Having spent a week immersed in all things legal at Legalweek18, I can’t help but feel like we’re facing exactly the same issue in the legal industry. All too often we’re having the wrong conversations around technology. There’s a frustratingly common misconception that new technology can be a drop-in solution to fix serious problems in legal departments, firms, etc. In practice, it rarely is. To solve big problems, legal service providers need to rethink how their organizations leverage technology from the ground up, not look for new technology projects to bolt on. Like the factories of the 1920s, today’s law firms are under increasing pressure to modernize; the status-quo is no longer good enough. But if they are to meet that challenge, they’ll need the courage to “radically” redesign the architecture of their organizations. As illustrated by the dynamo a century ago, the benefits of one for one replacements of existing processes with technology are limited. And done without the proper big-picture perspective, they can make things even worse.

There’s a company that was having trouble with its flow of contracts. Management was frustrated by how long it took to complete contracting processes and was exploring expensive contract-automation solutions to improve throughput. Thankfully, before making changes, they undertook a quick study of the life of a contract in the organization and identified a bottleneck. It wasn’t that it was taking their business teams too long to create or negotiate contract drafts. It was that all the contracts were then being sent for processing by a single paralegal–more than 10,000 per year! Even working around the clock, 7 days a week, she was unable to keep up with the flood. Can you image what might have happened if—in a misguided attempt to speed up its contract-processing pipeline—the company had simply deployed an automation tool that accelerated the pace at which contracts were flowing into that bottleneck? That poor paralegal! But the sad truth is, in many organizations, that could have easily happened. The wrong solution—even with great tech—can make problems worse, not better.

The End is Near?

The real killer app then is an organization that can scale and adapt as fast as new legal technologies develop. Individually, legal technologies – AI-assisted review, expert systems, eDiscovery platforms, contract automation, etc. – are the dynamos of the legal industry. As was the case for dynamos in steam-powered factories, so long as they’re being deployed into in legal organizations designed decades before – in an age of steam, if you will – the benefits offered by these new tools will be limited. Like the industrialists of the early 20th century, we’re too focused on how we can fit our fancy new dynamos into our steam-powered organizations and adapt new technologies to fit the way we’ve always done business. To unlock their true potential, we need to rethink how we do that business.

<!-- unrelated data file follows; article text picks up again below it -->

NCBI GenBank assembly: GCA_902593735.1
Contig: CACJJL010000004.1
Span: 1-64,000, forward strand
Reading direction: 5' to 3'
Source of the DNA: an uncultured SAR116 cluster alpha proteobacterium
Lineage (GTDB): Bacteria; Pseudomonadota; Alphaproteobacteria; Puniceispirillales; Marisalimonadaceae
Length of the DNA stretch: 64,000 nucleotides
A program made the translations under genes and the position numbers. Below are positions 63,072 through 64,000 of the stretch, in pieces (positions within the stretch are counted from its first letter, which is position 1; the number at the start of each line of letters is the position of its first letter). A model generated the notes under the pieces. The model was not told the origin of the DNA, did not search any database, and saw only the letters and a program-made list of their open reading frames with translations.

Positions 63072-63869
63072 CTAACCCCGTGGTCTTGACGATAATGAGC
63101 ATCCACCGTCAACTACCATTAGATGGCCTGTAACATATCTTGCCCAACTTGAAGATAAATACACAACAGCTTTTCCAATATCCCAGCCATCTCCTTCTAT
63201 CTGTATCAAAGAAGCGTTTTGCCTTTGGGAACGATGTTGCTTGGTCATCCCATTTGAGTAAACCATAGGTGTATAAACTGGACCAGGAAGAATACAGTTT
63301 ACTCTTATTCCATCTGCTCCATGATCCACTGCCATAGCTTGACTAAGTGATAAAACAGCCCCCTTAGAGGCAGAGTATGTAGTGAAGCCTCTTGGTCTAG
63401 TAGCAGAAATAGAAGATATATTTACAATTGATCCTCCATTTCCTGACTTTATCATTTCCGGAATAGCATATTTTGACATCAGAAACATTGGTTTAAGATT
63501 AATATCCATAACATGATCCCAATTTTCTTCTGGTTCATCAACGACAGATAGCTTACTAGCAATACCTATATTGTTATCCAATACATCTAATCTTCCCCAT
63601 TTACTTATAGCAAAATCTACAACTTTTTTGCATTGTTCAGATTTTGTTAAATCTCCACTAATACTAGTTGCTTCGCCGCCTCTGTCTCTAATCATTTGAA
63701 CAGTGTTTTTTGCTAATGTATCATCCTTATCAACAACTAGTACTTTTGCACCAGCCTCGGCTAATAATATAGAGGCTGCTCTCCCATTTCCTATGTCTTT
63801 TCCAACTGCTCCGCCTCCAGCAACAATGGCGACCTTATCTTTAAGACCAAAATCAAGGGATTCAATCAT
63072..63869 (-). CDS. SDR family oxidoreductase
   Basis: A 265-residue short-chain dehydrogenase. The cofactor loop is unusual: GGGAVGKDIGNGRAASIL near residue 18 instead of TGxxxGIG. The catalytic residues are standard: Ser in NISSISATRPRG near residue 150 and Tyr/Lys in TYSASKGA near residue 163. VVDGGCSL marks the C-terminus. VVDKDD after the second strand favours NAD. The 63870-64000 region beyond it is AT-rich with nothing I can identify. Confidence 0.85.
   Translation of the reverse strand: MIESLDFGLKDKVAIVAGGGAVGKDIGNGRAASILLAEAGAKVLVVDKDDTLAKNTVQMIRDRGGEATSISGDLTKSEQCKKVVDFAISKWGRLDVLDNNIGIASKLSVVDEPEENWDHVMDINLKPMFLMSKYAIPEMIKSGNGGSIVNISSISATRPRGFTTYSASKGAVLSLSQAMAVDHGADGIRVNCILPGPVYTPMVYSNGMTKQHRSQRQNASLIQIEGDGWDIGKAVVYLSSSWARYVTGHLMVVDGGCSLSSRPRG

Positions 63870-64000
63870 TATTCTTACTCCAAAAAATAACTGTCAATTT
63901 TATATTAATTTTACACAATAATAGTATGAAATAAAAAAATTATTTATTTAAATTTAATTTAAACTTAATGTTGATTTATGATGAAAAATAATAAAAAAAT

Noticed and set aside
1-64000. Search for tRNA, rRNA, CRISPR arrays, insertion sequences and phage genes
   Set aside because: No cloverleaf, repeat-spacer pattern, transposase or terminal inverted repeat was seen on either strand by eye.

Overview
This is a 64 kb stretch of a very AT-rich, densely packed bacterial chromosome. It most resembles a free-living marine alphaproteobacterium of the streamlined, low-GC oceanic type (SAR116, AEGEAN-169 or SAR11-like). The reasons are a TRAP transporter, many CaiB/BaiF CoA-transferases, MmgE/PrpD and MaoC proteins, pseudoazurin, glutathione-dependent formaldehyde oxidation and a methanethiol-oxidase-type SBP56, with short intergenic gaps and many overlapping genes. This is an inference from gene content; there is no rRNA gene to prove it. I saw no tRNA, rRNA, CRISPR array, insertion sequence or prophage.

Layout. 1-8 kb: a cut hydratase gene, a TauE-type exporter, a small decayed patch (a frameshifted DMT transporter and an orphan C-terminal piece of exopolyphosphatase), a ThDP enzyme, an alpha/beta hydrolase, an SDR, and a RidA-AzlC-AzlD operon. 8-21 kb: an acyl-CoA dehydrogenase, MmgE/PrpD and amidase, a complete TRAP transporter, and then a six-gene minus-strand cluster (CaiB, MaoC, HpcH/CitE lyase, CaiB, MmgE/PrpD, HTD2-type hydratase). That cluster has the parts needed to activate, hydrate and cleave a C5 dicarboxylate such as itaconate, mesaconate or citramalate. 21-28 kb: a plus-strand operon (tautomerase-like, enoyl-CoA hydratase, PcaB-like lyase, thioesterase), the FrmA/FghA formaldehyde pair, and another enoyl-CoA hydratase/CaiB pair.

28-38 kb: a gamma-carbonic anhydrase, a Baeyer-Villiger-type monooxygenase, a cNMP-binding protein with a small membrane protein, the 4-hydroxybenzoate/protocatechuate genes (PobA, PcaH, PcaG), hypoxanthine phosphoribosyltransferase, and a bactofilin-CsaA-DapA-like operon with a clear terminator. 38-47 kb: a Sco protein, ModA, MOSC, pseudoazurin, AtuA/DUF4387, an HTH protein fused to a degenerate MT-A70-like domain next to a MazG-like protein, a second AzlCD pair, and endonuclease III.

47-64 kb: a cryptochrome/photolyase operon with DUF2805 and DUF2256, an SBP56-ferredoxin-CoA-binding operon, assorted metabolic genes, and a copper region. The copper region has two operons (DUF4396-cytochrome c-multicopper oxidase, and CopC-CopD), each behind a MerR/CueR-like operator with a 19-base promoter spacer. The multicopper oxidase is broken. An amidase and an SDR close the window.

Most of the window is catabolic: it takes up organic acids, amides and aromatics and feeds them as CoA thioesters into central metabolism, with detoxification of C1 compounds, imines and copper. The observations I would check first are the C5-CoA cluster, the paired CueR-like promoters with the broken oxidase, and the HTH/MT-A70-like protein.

We need to think architecturally, and for guidance we should pay close attention to the organizations that are already making strides to reinvent the legal service model or rewrite the architecture of law firms. It’s no surprise to me that this year’s Legalweek highlighted the emerging categories of ALSPs and software platforms meant to rewire how legal service providers work. I’m keeping my eye on companies like Doxly, and Clio, among others. They’re working to bring us a world where organizations’ workflows and information are centralized, standardized, and computerized—ready to play nice with the web-enabled services and solutions present in almost every other industry. Also present were organizations like Axiom, UnitedLex, and the Big Four that chose to take the inverse approach:  building new legal business models strategically enabled by software. Even some industry veterans like Thompson Reuters and select law firms are showing that they’re thinking about how to redesign internal processes to take advantage of software and technology along every step of legal service delivery.

The end of the steam-powered law firm may be here sooner than you think.